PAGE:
2010-08-06

True vacation

In the past ten days I have tried to have a vacation, but in vain. I wonder when was the last time I had a true vacation at all. Unfortunately, I do not remember, which probably means that I have never had a true vacation at all in my entire life. I am also afraid that I will never be unable to have one, at least in the foreseeable future, unless I really force myself and seclude myself from the world where I live now.

I am sorry to admit this, but I cannot deny that I am a workaholic (just like my father, though I did not mean to follow him). Whether I am awake or asleep, all the ideas about future presentations, papers and courses never stop haunting me consciously or subconsciously. Although I have come to like my research-shmesearch, I cannot live in such a constant pressure all the time. The only time when I am freed from it in my daily routine is when I run, swim or drink wine. It is no wonder that my daily consumption of wine increases more and more, as I cannot allow myself to spend more time for daily running and swimming.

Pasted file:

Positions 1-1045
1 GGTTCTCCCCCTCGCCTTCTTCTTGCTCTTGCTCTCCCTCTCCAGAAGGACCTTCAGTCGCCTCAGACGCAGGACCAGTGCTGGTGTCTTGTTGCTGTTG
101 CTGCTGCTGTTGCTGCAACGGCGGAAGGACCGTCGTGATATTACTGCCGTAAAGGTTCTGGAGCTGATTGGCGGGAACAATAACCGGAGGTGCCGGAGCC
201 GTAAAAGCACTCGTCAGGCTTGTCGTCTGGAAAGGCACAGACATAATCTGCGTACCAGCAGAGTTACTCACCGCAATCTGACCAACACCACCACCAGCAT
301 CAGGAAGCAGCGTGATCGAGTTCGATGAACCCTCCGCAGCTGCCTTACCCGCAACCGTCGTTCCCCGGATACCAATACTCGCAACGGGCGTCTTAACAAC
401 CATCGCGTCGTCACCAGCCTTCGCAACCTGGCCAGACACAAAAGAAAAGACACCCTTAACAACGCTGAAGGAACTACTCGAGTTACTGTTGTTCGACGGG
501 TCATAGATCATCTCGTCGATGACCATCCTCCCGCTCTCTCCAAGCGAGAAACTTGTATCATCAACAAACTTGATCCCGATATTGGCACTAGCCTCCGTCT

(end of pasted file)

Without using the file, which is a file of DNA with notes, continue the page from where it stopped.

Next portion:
What would I like to do if I should have a true vacation? My answer is to have silence in every sense of the word (and also to live an absolutely miminalist life away from "civilization"). Our daily life is so inundated with all kinds of noises, whether physical or metaphorical. I am extremely sensitive to physical noise, and unfortunately, I have had no luck with my neighbors anywhere; I constantly suffer from their noises.

My dream is to have my first true vacation at some Ayurveda spa/hotel/hospital/ashram in South India for a month or so. I feel that I need something like that badly. My first candidate is Kalari Kovilakom. I really hope that I will be able to implement this plan of mine in the near future.